Parenting is hard. Let me express that.

woman-1043030_1920 (1)I posted one morning on FB, as I’ve done many times before, about my struggles with parenting– a whole list of things that make parenting particularly challenging for me. It was pretty cathartic to say those things “aloud,” but as I got to the end, I felt the need to make it more palatable, to drop some sugary prose on the end like, “But parenting is also wonderful and grand and blah, blah, blah.” And I actually did it. I typed up a quick, cute little something so no one would accuse me of not being grateful for my children or not enjoying the journey. ‘Cus, ya now, God forbid a mother doesn’t enjoy parenthood every second of every day.

But you know what, I took that ish off! Because though it was true (parenting is great and so are children), the road is not smooth and it does not always feel good. And that prickly discomfort is what I wanted to communicate, NOT the warm fuzzies that come at other times. But for some reason, mothers are made to feel bad for not always enjoying the ride. We’re supposed to grin and bear and act like our mystical ties to our children blot out the magnitude of this task. They don’t. I love my children in an unimaginable way and thank God for them daily, but that love and thankfulness don’t temper the strain and friction of being responsible for a tiny person’s life. It’s tough, and I should be able to say that without feeling like I’m doing something wrong.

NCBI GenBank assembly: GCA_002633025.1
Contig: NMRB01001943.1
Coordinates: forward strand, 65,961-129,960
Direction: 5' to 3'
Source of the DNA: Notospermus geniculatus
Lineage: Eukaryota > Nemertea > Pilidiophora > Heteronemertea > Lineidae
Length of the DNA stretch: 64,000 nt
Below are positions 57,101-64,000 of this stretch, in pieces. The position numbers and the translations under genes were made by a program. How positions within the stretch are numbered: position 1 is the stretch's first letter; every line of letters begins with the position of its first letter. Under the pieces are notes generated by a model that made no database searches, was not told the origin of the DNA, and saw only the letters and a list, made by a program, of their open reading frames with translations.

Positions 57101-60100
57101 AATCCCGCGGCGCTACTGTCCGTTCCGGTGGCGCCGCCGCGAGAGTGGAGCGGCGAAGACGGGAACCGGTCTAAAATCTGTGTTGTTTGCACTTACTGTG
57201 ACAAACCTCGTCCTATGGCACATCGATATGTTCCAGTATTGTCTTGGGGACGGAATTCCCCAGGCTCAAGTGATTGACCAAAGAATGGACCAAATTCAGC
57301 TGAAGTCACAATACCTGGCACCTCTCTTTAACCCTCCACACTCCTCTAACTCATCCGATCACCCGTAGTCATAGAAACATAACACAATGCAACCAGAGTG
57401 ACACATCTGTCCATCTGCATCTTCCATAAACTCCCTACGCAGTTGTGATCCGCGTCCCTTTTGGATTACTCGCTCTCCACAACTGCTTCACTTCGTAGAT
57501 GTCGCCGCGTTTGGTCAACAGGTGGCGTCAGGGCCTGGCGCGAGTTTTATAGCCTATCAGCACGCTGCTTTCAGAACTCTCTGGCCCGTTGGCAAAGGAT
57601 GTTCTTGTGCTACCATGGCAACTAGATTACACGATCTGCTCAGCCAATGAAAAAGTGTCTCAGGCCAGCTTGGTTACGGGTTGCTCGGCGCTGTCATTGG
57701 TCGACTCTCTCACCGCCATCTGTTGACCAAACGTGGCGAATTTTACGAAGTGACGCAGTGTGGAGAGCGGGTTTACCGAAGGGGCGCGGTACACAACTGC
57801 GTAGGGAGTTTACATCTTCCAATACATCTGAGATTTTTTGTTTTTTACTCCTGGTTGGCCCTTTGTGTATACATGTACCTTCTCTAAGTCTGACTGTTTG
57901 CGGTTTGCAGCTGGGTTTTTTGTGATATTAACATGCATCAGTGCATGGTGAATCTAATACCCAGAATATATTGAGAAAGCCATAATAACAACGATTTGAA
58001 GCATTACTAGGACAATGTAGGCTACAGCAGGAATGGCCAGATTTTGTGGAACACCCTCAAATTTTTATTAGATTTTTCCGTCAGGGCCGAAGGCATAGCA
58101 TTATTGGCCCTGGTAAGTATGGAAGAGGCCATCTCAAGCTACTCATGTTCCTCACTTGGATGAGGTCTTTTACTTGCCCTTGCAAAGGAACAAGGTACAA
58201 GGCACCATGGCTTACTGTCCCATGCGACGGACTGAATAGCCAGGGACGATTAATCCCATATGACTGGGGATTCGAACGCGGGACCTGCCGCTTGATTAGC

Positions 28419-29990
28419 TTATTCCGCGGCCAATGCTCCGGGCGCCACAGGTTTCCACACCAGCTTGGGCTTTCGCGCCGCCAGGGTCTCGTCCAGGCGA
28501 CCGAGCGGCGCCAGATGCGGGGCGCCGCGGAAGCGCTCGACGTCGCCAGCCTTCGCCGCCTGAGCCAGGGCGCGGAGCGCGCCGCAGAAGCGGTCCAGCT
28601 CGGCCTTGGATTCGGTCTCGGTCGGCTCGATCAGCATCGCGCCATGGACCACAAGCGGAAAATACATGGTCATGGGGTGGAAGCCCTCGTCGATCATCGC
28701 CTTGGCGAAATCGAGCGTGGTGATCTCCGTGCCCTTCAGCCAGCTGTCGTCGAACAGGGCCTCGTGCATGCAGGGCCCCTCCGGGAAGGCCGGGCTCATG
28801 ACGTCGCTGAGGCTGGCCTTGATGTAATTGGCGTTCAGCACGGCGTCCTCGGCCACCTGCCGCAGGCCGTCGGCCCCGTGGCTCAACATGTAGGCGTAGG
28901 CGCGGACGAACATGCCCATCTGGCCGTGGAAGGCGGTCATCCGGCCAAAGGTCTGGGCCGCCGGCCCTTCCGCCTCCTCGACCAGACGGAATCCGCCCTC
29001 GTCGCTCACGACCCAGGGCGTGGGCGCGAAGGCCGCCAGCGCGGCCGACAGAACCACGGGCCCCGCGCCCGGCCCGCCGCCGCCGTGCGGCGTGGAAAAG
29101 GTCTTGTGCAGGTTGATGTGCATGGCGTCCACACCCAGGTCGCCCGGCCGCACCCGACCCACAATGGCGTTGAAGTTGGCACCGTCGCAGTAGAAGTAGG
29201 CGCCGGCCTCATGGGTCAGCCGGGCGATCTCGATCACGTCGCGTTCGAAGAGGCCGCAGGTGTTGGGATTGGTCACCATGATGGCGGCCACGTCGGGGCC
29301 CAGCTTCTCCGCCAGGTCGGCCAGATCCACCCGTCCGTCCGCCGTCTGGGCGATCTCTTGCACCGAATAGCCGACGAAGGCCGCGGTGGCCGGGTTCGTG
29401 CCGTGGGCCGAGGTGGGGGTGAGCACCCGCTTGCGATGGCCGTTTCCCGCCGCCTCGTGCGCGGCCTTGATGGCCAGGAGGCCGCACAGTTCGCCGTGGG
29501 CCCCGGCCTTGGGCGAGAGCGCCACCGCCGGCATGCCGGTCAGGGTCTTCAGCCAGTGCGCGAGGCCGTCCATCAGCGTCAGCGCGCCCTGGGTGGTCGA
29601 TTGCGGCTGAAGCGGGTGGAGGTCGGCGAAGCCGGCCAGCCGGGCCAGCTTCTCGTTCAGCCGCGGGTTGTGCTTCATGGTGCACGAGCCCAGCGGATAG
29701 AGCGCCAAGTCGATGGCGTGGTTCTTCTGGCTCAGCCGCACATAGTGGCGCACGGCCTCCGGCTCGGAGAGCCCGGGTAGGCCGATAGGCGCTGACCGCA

And so I did. I said what I wanted to say in the way I wanted to say it and drowned out the voices that whispered, “Shame on you for being other than happy. Shame on you for not presenting yourself in the expected way.” As I submerged those voices and muffled their condemning cries, I was left with a silence that allowed me to feel ok about not feeling ok.

We all need that. We all need to be able to say, “These kids are getting on ALL my nerves and I’m ready to blow,” without someone else saying, “Oh, but children are so precious. Be thankful.” Sigh. Yes, I know children are precious, but sometimes they fight and lie and break things and whine and don’t listen and disturb my peace and make my left eye twitch just a little. And when that happens, I’m not thinking about how precious they are. I’m thinking about how lucky they are that I choose not to use corporal punishment. I’m also thinking about what room I can lock myself in just to get some space. And then it passes and I’m able to function again. But I need my moment. Don’t deny me that.

It is downright oppressive to condition mothers to bury our feelings under a forced smile. Even though most people are trying to help by reminding us of the good, it feels like judgment and it feels like we’ve done something wrong for sharing how we feel.

For those who are wondering, a better response would be to say, “I know how that feels/I’ve been there.” Or maybe you don’t know how it feels and haven’t been there. In that case, just say, “That sounds tough. Hope it gets better.” Silence works too. Sometimes just saying it aloud does wonders. We don’t always need a response. Aside from HELP and support, all we need is the space to truly feel and process the full range of emotions parenting produces.

~Nadirah Angail

photo credit: Yery Yheoun

Brock Turner is why feminism must include men

 

brock turner mugshot
No smiling, glossy photos here. Just a mugshot of a convicted rapist. Photo: nbcnews.com